Green Patch: Window Box Herb Gardens

A wide variety of herbs are perfectly suited to window boxes as long as you match your plants to the boxs exposure.

| April/May 2000

  • Photography by Anybody Goes

Q: I’m planning to add some window boxes to my house this spring. Any suggestions on how to do this and which herbs will do well there?

A: Herbs and flowers spilling out of a window box can be a delight to view from both inside and outside the house. Actually, herbs can add fragrance, color, and graceful form to any container arrangement. If you include some culinary herbs in a window box placed near the kitchen door or outside an easily opened kitchen window, you have the added convenience of easy harvests at dinnertime. The possibilities are virtually limitless.

In choosing material for a window box or a ready-made box, look for a rot-resistant wood such as redwood, cedar, or cypress, or go for a rugged plastic container with adequate drainage holes to allow excess water to drain out. Take care that the box is sturdy enough to hold the weight not only of the potting mix and plants but also of the water the herbs will require.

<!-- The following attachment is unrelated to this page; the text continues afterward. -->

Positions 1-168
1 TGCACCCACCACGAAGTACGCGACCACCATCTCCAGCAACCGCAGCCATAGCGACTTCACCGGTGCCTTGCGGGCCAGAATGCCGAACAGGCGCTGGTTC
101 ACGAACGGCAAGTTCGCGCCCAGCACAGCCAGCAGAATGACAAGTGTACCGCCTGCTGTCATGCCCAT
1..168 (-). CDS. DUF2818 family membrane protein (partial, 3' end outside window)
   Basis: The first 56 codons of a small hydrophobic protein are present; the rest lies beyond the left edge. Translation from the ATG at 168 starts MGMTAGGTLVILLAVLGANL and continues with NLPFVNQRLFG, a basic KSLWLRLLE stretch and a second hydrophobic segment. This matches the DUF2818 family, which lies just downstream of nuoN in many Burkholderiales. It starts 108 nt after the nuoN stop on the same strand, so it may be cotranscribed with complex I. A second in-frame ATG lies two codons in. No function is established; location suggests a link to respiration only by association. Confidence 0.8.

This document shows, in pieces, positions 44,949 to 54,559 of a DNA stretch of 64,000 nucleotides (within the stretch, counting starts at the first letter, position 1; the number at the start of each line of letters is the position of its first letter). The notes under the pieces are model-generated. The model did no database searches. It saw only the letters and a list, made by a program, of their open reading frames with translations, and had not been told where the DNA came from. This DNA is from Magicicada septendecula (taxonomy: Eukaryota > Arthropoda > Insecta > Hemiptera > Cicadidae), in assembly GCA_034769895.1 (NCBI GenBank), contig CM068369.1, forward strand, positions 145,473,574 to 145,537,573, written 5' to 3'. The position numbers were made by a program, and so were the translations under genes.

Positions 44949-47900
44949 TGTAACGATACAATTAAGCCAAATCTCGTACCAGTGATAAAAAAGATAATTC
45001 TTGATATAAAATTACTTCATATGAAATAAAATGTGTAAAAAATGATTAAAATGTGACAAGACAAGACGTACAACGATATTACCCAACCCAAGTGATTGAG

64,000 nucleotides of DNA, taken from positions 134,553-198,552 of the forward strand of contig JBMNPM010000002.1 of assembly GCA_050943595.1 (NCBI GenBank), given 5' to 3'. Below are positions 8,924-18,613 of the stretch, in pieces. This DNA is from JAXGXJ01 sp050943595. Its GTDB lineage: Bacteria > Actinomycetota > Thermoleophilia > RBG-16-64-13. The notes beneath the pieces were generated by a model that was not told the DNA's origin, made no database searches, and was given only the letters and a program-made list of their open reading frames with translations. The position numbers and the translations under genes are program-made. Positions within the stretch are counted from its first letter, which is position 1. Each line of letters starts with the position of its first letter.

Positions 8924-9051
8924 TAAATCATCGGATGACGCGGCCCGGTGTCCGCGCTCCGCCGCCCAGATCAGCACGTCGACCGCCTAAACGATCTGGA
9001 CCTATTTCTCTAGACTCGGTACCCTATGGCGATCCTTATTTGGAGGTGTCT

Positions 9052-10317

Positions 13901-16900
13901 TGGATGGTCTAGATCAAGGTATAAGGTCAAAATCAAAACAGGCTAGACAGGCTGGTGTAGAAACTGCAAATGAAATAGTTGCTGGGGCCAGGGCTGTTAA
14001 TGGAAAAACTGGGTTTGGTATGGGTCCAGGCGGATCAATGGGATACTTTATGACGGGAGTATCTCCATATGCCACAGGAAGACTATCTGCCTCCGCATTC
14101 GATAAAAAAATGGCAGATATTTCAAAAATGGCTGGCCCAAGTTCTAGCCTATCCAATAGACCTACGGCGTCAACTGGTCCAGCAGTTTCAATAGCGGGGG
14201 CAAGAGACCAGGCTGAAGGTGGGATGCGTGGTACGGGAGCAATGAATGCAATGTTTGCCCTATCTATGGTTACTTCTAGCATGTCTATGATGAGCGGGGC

Secure the box’s brackets firmly to the window frame so that the box can’t fall and injure people, pets, or plants. Place spacers between the house and the box to help keep the siding from mildewing.

Select a potting mix that contains both peat moss to retain water and vermiculite or perlite to promote drainage of excess water. A product that’s useful in hot or dry climates is polymer granules. Mixing a small handful into the potting mix will cut down on watering frequency because the granules absorb and store water, then release it as it’s needed by the plants. Use of polymers serves as insurance against the soil’s drying out completely but doesn’t eliminate the need for water or for checking soil moisture.

Choosing the plants is the fun part of window-box gardening. A wide variety of herbs are perfectly suited to window boxes as long as you match your plants to the box’s exposure: a sun-loving herb won’t thrive in a shady location, and vice versa. If you plan to replant the box each spring, you can choose a mix of bright annuals and perennials without regard for their winter hardiness.

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